Of the 100 cars produced, only 15 are road-legal cars. The others were either prototypes or GT racing cars. Venturi was inspired by an iconic Ferrari from the 80s… some have dubbed it the “French F40”. Interestingly, the 400GT used a Peugeot V6. It wouldn’t be fair to say it’s anything close to stock…but still…a Peugeot V6.

Related: The Venturi Atlantique 300 Biturbo is a timeless French sports car

seven Yamaha OX9-11

You might know Yamaha for making the Ford Taurus SHO V6, Volvo Inline 5s or even their wide range of acoustic guitars…but we doubt you know them for that. Yamaha built the OX9-11 with the aim of bringing its Formula 1 prowess to sports car racing. The concept started in 1992 and Yamaha only had 6 months to complete it before the idea was canned.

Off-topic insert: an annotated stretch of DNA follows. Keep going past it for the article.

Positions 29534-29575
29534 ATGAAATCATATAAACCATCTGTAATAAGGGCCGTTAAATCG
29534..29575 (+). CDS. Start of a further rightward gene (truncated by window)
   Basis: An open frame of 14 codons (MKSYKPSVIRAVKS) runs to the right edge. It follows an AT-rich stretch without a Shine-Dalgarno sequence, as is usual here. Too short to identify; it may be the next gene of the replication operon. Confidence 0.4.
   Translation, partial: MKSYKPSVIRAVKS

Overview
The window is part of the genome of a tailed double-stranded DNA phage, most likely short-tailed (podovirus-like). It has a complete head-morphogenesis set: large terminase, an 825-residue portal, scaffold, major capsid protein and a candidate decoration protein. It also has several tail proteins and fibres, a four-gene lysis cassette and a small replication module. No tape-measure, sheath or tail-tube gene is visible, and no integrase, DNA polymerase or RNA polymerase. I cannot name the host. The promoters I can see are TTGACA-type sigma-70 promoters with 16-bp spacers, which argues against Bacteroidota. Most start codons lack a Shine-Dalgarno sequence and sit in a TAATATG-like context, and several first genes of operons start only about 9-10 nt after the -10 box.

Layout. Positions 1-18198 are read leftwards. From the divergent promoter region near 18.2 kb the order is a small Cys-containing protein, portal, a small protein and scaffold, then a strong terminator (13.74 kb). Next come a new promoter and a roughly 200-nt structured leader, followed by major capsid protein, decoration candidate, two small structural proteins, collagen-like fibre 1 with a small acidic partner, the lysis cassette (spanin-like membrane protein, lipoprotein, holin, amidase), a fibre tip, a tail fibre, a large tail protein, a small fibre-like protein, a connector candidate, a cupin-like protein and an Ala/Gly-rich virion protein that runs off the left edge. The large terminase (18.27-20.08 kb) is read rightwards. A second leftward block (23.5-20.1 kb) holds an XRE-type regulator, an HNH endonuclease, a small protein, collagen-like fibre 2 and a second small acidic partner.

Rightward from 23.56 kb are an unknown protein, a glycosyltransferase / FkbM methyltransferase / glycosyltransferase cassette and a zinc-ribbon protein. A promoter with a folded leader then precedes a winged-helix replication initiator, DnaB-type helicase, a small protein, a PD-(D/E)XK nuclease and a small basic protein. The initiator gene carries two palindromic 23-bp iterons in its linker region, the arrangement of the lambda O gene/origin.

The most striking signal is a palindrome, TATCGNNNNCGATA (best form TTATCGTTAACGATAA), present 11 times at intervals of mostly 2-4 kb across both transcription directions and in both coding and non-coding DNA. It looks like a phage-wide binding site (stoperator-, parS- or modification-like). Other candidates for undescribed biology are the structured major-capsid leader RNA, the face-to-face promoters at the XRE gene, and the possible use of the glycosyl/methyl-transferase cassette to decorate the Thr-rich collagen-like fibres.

Only three prototypes were developed…making the OX99-11 the rarest car on the list (who would have thought that the company that makes dirt bikes would have European shop-level production figures? ). A Yamaha-built 3.5L V12 would have been mated to a 6-speed manual. The cockpit is laid out in tandem like a motorcycle, not side-by-side like normal two-seaters would be. Yamaha did this to make designers more comfortable…used to designing motorcycles.

6 listening storm

A front-mounted 7.0L V12…because that makes sense…right? Lister has crammed a Jaguar V12 into the front of their lightweight body capable of seating four, looks more like a grand tourer than a Le Mans supercar, doesn’t it? The huge V12 could produce 546 horsepower, pushing the 3,600-pound body with ease.